The clinical diagnosis of Parkinson's disease (PD) is susceptible to misdiagnosis, especially in the earlier stages of the disease. Recently, in vivo imaging techniques assessing the presynaptic dopamine transporter (DAT) have emerged as a useful tool in PD diagnosis, improving its accuracy.
Objective: It was to illustrate the clinical usefulness of a brain single-photon emission computed tomography (SPECT) DAT ligand, and highlight relevant aspects of scans without evidence of dopaminergic deficit (SWEDDs) in this context.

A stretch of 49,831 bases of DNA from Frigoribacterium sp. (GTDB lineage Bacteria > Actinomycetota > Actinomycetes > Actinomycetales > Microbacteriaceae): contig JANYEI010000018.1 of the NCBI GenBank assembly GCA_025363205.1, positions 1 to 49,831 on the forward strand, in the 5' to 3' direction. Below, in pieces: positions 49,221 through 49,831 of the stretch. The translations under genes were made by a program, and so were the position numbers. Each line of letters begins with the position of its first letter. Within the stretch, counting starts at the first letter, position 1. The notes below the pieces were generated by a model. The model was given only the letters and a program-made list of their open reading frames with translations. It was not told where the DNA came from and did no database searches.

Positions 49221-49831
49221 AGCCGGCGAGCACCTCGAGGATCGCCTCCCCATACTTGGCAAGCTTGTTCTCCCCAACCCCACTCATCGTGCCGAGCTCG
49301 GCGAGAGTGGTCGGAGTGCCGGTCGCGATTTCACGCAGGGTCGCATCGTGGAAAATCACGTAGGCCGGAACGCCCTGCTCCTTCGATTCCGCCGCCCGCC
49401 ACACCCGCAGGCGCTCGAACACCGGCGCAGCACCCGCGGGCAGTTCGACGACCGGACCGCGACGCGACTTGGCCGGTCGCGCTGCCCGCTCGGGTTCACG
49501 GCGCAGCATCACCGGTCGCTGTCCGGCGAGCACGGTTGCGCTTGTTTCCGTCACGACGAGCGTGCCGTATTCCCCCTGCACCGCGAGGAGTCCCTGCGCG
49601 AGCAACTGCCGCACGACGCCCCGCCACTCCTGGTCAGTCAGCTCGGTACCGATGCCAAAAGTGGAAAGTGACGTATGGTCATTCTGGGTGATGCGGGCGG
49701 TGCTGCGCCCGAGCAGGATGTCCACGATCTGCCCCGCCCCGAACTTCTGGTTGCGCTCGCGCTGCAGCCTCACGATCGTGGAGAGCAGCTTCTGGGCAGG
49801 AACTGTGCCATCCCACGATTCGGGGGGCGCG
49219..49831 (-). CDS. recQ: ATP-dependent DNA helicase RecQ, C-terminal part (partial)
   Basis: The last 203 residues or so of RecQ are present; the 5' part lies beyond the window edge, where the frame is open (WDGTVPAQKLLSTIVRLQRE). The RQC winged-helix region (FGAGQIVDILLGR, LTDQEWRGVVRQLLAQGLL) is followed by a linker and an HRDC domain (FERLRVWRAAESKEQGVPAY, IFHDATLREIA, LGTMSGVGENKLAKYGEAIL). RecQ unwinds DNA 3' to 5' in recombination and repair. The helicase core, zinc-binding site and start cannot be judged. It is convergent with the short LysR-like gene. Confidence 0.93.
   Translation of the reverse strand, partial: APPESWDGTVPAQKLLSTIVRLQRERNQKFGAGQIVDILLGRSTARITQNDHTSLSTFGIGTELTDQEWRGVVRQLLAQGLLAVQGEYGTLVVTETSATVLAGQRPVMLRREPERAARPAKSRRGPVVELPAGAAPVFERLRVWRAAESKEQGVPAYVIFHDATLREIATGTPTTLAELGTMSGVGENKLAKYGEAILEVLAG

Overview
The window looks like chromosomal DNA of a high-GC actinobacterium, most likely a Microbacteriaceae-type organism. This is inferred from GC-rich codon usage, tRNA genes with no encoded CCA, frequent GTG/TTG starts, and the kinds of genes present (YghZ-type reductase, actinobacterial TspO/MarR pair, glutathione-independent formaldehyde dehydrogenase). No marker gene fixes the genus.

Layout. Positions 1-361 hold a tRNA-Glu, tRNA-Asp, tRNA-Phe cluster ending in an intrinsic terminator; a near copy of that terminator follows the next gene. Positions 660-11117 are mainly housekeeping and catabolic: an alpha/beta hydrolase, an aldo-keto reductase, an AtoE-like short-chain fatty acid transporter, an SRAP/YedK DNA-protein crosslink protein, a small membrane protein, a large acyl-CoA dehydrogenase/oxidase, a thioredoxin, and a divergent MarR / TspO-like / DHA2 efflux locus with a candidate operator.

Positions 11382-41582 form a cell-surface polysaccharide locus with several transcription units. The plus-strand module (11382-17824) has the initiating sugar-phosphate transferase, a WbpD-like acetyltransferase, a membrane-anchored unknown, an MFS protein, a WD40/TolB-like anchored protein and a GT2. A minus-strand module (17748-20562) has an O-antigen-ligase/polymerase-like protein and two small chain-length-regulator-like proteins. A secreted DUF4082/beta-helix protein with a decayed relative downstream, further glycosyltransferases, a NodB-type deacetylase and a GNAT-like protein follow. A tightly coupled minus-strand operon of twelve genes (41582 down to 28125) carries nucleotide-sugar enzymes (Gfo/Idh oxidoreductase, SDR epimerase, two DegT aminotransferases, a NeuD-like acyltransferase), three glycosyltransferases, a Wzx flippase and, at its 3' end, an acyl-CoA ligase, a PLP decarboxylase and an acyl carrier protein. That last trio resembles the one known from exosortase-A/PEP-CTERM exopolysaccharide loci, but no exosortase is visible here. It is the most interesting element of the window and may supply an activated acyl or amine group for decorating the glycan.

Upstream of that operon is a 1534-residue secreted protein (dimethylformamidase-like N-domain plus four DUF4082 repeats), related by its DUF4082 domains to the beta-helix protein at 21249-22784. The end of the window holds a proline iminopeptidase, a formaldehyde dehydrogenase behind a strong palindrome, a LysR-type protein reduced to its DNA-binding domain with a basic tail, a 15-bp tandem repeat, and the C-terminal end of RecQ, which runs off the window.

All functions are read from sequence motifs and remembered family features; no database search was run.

Cases: We described four representative patients with clinically unclear parkinsonian syndromes who underwent [(99m)Tc]-TRODAT-1 SPECT and reviewed the clinical implications.
Conclusion: DAT-SPECT is an important, cost-effective, technique for the differential diagnosis of parkinsonian syndromes. Additionally, SWEDD cases present clinical and paraclinical peculiarities that may retrospectively identify them as essential/dystonic tremor. The lack of histopathological data limits further conclusions.